Parkinson's Disease is caused by the loss of neurons in the substantia nigra region of the midbrain. At present, there are no treatments that can restore these cells or their connections. However, several treatments can substitute for the lost cells, at least temporarily. Cells of the substantia nigra produce and release large amounts of the neurotransmitter, dopamine. L-DOPA is a precursor drug that is converted in the brain to dopamine and can restore some lost functions in Parkinson's patients. In addition, the electrical activity of cells in the substantia nigra can be mimicked by sending electrical pulses through thin wires embedded selectively in brain regions where signals from the substantia nigra have been lost.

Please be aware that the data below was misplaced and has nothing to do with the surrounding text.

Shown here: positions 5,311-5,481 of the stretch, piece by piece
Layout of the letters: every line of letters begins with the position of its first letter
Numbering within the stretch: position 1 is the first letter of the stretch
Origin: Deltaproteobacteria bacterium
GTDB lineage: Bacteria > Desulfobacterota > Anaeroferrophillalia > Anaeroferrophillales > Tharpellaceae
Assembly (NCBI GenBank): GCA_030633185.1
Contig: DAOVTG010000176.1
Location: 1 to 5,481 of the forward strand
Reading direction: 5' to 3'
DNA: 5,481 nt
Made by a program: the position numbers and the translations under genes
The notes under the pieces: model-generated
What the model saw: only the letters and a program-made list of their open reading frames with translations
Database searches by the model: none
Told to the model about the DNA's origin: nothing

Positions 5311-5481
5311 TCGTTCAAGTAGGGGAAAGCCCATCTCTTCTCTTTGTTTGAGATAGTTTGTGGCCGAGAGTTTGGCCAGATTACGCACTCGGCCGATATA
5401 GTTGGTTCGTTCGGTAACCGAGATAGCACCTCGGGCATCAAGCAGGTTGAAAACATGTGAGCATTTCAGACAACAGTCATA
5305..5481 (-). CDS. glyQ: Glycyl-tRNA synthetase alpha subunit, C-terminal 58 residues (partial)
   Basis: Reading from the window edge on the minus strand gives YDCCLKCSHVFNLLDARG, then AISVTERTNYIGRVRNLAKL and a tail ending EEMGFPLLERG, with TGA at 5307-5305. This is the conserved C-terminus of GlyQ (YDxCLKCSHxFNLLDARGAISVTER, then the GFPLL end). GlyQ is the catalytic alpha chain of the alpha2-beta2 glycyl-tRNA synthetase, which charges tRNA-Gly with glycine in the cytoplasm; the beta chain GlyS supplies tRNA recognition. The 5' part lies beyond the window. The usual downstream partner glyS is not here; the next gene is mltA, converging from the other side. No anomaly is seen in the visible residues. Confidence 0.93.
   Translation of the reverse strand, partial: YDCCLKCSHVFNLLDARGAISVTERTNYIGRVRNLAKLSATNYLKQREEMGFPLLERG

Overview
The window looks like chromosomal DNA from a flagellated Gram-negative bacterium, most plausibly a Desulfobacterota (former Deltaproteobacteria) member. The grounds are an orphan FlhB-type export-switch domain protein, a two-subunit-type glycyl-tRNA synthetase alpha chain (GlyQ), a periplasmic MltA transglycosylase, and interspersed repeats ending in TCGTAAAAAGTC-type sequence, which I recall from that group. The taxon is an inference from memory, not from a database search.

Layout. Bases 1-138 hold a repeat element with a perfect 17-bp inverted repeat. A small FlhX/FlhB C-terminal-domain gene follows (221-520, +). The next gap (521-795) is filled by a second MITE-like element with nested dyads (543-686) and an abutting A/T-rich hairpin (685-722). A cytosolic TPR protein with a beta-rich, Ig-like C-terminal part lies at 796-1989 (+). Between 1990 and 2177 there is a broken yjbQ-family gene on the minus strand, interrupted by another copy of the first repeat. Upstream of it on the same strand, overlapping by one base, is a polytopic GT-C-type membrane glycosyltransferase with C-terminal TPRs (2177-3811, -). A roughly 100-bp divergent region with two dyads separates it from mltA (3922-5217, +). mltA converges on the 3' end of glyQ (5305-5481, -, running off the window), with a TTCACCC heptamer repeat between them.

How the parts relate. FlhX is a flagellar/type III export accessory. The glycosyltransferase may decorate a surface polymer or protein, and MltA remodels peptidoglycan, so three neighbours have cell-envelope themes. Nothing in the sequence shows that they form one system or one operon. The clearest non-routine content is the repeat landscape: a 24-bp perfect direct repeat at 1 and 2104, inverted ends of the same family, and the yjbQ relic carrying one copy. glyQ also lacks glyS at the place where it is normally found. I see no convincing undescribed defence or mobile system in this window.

Patients with Parkinson's Disease can progress over time to dementia that further complicates the usual motor symptoms. In addition, some Parkinson's patients show signs of early dementia at the same time that the typical motor symptoms present. In some patients, the dementia associated with Parkinson's is difficult to distinguish from Alzheimer's Disease. For these reasons, it may be helpful to view Alzheimer's and Parkinson's as two diseases along a spectrum of related diseases, which has been referred to as the Parkinzheimer Spectrum.
Parkinson's Disease appears to have different causes in different people. In approximately 10% of cases, the cause appears to be genetic or familial. Other patients with Parkinson's share a history of repeated head traumas, as seen in boxers and some soldiers. Still other patients appear to show a link to abnormalities in the gut and possibly the bacteria that colonize the gut. Once Parkinson's has been started, it slowly progresses and moves through different regions of the brain including the substantia nigra of the midbrain, which is responsible for the classical motor symptoms of the disease.